Bones

Elk Bone, Montana
Skeleton. A frame work holding something together. The legs on a chair. My legs. Her legs. The legs of the buffalo, strong and sturdy. The stem of a flower, holding the colors up to the sun against gravity. Water flowing in a river bed. The bones in her head. Her head, an entire universe expanding on itself. The clash of past with present with future simultaneously. And stories… So many stories forming on the lips of the musicians on the stage and the limp in the store clerks gait and that fleeting glance of a stranger. She felt her own bones creak under the weight of her sadness and happiness. She was in flux and slipping down the rabbit hole as she opened to her own gifts. 

She had always wanted to be a writer. She had always been scared. She loved run on sentences, that had a million commas, and led into Infiniti because she didn’t like endings; they always meant something that was wouldn’t be. Like the animal of the bone that she held. A plate in the spine of a creature that moved and breathed and danced in the wind. And loved. Maybe this creature loved another creature. Or loved the way it felt when it ran over long hills and the river water splashed on its belly. She loved the way water held her when she lay back and floated off to anywhere in the world. I love the way that water holds me and makes me feel less like my bones and more like everything else. 

She spent her days trying to decipher what was her and what wasn’t and she realized that everything she experienced was her in what wasn’t. So finally, we decided to let them all run free. It was dangerous. The game of depicting the world around you in sounds and smells and sights and feelings all separately in order to piece them together again. Noticing things comes at the cost of awareness and awareness comes with responsibility. Once the bones become an animal, it is impossible to see the bones without them. Her meals had become hands. Hands that planted seeds and hands that harvested them and hands that moved them and cleaned the food and hands that bought it and the hands that cooked and cleaned. The hands that did all of this loved other hands too. Hands love other hands.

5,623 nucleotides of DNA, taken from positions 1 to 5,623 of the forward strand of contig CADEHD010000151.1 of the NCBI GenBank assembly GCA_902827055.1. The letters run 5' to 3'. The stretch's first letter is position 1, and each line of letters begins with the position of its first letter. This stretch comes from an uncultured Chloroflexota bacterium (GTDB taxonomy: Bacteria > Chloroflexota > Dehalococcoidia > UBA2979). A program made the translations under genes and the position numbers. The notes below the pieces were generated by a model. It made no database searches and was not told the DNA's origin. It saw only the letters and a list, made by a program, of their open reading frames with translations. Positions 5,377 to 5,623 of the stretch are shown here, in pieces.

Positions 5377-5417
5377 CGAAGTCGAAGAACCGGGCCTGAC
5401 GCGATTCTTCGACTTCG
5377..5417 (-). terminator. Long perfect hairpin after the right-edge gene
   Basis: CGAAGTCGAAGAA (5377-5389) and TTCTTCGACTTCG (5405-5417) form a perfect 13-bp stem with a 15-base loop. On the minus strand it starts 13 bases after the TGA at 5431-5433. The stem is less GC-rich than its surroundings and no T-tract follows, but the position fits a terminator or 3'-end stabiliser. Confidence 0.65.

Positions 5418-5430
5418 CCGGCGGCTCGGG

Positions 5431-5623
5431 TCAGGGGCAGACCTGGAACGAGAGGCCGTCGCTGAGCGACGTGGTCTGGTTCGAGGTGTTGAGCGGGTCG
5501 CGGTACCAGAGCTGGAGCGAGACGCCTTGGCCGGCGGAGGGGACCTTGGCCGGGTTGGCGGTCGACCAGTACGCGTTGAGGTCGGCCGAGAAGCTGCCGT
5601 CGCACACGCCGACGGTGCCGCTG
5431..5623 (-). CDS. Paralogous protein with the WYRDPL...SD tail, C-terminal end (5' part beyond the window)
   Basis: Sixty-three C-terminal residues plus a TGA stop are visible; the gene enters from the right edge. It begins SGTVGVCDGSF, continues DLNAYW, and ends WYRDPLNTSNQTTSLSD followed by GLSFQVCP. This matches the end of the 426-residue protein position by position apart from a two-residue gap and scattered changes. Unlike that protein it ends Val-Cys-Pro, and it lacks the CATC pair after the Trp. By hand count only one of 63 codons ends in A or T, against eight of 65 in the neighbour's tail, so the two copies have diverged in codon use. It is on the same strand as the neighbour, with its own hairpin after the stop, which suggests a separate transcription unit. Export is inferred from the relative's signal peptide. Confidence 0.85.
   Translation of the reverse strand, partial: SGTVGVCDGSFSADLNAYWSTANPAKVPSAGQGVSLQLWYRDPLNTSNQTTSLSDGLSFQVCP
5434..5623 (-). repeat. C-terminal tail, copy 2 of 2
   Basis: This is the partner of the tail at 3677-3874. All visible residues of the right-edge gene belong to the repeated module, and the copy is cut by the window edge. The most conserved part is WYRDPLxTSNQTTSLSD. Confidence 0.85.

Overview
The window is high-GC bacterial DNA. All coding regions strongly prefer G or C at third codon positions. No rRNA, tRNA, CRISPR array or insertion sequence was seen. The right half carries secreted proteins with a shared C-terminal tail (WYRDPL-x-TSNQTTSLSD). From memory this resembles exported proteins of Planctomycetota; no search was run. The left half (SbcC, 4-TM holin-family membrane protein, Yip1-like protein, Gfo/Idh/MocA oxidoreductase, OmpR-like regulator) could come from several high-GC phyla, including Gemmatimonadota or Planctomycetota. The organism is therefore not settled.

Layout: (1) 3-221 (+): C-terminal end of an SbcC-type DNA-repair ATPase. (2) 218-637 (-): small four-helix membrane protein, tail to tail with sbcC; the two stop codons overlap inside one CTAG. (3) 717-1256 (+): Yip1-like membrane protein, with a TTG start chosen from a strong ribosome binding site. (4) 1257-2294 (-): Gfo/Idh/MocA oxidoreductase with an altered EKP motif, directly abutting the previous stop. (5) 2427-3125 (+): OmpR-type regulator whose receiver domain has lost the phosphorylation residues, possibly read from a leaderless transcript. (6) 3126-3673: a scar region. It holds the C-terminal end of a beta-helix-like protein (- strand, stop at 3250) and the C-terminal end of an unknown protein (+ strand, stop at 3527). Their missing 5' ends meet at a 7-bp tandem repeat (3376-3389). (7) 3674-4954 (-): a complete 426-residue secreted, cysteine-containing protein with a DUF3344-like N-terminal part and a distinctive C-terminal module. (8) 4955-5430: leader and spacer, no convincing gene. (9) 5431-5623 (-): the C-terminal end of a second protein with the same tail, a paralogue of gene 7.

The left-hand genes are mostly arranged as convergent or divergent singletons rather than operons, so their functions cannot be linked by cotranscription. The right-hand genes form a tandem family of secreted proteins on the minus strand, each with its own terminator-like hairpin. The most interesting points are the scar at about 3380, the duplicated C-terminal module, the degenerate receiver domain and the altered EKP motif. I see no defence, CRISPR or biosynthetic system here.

The human hand has twenty-seven bones. Fourteen of these are in the fingers. She clasped her hands together around the Elk bone to feel her own. “I am small,” she said to me as I peered into her eyes, watching her slip away into a million other words. We sat together in our bones, growing and decaying at equal rates. She drank a sip of water that slipped through her rib cage and danced through the rivers of her body. I left her there thinking. I could tell the bones were becoming her, and she needed space to fill in all of the words that clung to her own spine and kept her contained in one vessel. She has been fun to travel with. I have never seen the world in such a clear and cluttered way before. It is as if everything has new life again. I ask myself, “Is this what it is to be alone?” often, noticing it is the first time I have been for years. I am alone with her as we learn each other again. She is kind and confusing. She is still mad at me for ignoring her while I tried to play along with ways of seeing the world I didn’t understand, while she sat outside explaining everything in poetry behind a window. 

She always knew how to explain everything that no one else seemed to understand. I just didn’t know how to listen. I didn’t know how to bring her around my friends, though she always drank with us. 

She has known me all along. I feel her slipping back into my bones.

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